I know that there are knitters out there who are wool-sensitive. Indeed, I've even contributed to Amy Singer's bible on the topic, No Sheep For You.
And I've certainly answered a lot of questions from knitters about non-wool sock yarns, and about good non-wool yarn substitutions in general.
Me, I'm the opposite of wool-sensitive. It's far and away my favourite fibre (yes, ok, I do love cashmere and the softer members of the wooly family), and I can wear some pretty scary scratchy sweaters without complaint. (I will wear Kureyon and Lopi next to my skin!) And so although I understood the problem intellectually, I'd never really internalized it. Indeed, I will admit that in the past I was one of those knitters who didn't really believe it was an actual allergy, that it was just a point of preference. Working with Amy disabused me of that notion some time ago... but that doesn't mean I've ever really thought about what it might mean when I teach classes.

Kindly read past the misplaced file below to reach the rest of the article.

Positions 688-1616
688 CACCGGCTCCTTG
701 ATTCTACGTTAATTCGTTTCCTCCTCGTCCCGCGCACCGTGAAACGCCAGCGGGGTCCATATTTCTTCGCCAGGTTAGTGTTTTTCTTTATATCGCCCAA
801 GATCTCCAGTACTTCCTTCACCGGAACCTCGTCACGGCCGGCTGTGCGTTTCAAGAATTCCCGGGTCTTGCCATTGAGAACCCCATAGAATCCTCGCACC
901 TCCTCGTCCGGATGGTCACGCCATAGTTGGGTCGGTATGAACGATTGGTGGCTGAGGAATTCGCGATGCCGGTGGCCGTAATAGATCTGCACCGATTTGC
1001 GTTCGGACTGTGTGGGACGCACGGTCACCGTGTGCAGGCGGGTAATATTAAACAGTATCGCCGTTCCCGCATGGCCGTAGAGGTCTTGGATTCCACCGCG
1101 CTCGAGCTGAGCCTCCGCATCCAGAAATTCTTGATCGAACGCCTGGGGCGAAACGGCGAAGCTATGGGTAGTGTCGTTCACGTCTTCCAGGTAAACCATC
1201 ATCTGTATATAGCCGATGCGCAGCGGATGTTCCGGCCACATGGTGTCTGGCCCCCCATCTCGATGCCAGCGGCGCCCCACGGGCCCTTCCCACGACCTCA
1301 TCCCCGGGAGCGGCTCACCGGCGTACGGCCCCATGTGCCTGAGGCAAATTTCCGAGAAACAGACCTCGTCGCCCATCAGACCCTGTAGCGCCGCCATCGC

Last night the whole thing was brought home to me in a way it never had been before.
A lovely knitter by the name of H. was in my class. The topic was Fixing Mistakes, and a key part of the class is having the students examine some mistake-ridden swatches I've prepared for the class.
(It leads into a fun discussion about the types of mistakes that you do have to fix vs. the types of mistakes you don't have to fix. I'm a pragmatist, after all. If the sweater isn't going to fall apart, if the pattering is working out, and the mistake isn't [very] visible, then why bother?)
And my swatches are all in wool.
H. is very wool-sensitive. Very. To the point where she took an antihistamine before she came to the class -- since she knew she'd be surrounded by wool.
I'd never considered that my teaching swatches might be a problem.
Lesson learnt. Thanks, H.